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Labour Law and Social Security


Labour law is constantly changing. Concurrently, the laws dealing with workers address fundamental issues which are invariably of major significance and value. The research carried out at the Department of Labour Law and Social Security focusses on both the (constant) changes in labour law and social security law, as well as on the more stable principles in the discipline: compensation for inequality, income protection and activation. Labour law is faced with conflicting interests: on the one hand guaranteeing decent employment and working conditions, and on the other hand the guarantee of work.

Research is carried out in this exciting context: changing labour law in a changing world. Since the Netherlands is not the only country where this situation occurs, the research also addresses international (ILO) and European (EU, ECHR) labour law. How do other countries deal with these tensions, and what is the impact of international and European labour law?

The reform of social legislation

Together with the Department of Economics, the Labour Law Department participates in the research programme Reform of Social Legislation. This research programme investigates the consequences of trends in society for legislation and institutions operating in the field of social security and the labour market. This includes analyses of changes in the division of responsibilities (such as public or private regulations). The change in the reallocation of income via social benefits and taxation and national insurance contributions, and of changes in the aims of social legislation (such as income protection, stimulation of participation in the labour force and stable industrial relations) and the extent to which these aims are achieved. The research addresses analyses of reforms that have been implemented as well as options for reform for the future.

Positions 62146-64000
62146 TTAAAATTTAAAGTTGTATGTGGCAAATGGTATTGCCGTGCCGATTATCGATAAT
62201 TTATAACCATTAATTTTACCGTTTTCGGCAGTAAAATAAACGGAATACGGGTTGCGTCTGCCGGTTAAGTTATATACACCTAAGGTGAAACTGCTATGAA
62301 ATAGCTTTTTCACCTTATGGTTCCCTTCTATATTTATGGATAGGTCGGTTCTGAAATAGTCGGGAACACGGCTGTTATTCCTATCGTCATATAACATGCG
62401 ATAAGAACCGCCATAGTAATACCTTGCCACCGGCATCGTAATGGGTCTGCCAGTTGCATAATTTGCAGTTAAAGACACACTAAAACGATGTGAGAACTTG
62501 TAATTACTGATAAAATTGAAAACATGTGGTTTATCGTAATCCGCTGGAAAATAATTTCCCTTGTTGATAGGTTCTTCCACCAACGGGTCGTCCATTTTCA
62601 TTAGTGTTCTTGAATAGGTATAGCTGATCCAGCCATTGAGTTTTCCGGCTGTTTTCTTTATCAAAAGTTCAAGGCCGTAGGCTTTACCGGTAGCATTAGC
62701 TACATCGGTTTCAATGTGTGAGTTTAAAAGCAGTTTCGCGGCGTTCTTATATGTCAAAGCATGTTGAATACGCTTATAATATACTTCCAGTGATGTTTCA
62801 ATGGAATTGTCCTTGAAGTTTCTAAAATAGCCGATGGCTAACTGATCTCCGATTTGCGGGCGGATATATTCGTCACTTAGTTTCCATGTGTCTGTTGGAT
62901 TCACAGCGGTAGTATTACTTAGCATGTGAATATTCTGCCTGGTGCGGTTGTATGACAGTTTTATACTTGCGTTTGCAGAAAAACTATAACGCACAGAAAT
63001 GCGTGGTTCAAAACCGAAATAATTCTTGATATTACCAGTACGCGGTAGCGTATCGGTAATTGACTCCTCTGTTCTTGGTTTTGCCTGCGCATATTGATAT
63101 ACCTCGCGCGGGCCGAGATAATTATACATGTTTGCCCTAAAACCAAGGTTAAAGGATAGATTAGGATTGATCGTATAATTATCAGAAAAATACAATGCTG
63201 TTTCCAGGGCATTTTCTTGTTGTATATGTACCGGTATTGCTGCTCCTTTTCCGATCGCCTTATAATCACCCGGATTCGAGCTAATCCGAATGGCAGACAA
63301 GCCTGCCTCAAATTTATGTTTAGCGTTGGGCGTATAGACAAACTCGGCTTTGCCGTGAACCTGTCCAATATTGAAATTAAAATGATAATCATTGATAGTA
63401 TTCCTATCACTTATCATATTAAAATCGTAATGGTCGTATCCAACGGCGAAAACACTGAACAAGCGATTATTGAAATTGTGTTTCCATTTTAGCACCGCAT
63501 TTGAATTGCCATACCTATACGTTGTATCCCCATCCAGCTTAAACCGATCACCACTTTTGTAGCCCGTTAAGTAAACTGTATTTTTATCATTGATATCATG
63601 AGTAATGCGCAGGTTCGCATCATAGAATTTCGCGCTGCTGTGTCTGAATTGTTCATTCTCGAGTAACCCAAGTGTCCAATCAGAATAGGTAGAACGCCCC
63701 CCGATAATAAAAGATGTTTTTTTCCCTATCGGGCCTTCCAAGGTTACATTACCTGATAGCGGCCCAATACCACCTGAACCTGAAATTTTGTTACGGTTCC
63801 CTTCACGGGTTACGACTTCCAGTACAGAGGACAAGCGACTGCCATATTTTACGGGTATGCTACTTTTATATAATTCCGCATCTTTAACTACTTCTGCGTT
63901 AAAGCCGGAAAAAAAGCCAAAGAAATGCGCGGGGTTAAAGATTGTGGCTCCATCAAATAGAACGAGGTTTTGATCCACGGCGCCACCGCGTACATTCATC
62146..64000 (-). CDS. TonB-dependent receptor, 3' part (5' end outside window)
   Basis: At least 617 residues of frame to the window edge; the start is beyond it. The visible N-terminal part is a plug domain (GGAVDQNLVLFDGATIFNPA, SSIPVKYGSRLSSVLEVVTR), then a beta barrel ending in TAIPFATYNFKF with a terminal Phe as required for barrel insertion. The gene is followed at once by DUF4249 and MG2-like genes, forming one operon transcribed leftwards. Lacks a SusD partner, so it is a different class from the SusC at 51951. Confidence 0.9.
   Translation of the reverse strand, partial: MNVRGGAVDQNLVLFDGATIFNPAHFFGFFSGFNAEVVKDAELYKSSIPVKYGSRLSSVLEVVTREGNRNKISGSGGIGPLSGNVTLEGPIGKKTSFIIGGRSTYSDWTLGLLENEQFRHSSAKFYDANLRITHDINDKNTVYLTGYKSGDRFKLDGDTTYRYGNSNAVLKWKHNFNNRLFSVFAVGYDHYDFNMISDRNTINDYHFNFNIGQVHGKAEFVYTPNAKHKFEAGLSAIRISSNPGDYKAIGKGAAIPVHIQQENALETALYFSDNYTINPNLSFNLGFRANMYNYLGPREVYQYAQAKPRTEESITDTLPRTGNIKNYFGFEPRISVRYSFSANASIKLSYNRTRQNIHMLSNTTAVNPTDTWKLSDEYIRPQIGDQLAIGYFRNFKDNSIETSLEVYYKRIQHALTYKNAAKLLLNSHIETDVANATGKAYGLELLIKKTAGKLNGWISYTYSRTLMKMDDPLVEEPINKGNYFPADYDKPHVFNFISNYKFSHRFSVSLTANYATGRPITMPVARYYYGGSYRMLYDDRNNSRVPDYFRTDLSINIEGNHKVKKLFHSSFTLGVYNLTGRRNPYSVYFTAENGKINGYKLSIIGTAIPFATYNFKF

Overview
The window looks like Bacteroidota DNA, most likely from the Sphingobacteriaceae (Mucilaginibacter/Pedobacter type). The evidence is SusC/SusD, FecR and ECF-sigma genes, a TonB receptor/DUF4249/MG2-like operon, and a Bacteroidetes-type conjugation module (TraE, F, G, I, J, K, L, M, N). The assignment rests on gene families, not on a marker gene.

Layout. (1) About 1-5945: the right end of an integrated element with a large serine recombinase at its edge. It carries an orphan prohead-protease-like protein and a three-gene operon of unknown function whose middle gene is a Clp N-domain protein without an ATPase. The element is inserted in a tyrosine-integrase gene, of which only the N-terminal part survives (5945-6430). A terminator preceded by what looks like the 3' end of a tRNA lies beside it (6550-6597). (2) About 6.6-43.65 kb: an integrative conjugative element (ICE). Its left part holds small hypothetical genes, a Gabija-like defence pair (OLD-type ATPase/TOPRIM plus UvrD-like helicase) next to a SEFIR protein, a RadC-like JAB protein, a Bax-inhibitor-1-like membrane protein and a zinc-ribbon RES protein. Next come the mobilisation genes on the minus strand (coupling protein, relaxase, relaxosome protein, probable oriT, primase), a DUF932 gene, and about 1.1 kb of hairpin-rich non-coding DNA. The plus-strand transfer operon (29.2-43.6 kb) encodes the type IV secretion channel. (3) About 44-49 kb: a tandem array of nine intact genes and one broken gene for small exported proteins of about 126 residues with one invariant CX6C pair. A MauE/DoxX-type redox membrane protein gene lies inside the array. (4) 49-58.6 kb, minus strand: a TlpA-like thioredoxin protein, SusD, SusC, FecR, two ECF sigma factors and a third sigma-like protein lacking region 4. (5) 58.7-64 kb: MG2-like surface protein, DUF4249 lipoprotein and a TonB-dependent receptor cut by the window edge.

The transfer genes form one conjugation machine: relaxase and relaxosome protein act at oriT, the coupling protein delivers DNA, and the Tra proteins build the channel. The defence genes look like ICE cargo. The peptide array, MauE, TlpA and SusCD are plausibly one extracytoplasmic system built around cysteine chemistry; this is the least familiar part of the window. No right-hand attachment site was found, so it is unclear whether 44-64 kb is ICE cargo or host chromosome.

Within the context of the above, department staff have already completed publications on the new employment termination law which became effective on 1 July 2015.  The department was active in the run up to these reforms and in their subsequent evaluation.


European Labour Law

European Labour Law forms a significant part of the research. Together with Professor Waas (Goethe University, Frankfurt),  Professor G.J.J. Heerma van Voss established the European Labour Law Network. This network is made up of national experts from various EU and EEA countries and is a platform for studying the effects of EU law on the various systems and for comparing laws. The ELLN’s activities include developing a reformulation of European labour law.

Professor Barentsen and Dr Erkens are members of  the SOLID project. Together with the departments of Economics, European Law and Criminology, research is carried out into the impact of  (labour) migration on solidarity and institutions operating in the Netherlands and the EU.  The department focusses on protection against labour exploitation, on bogus schemes and the regulation of the cross-border free movement of workers. 


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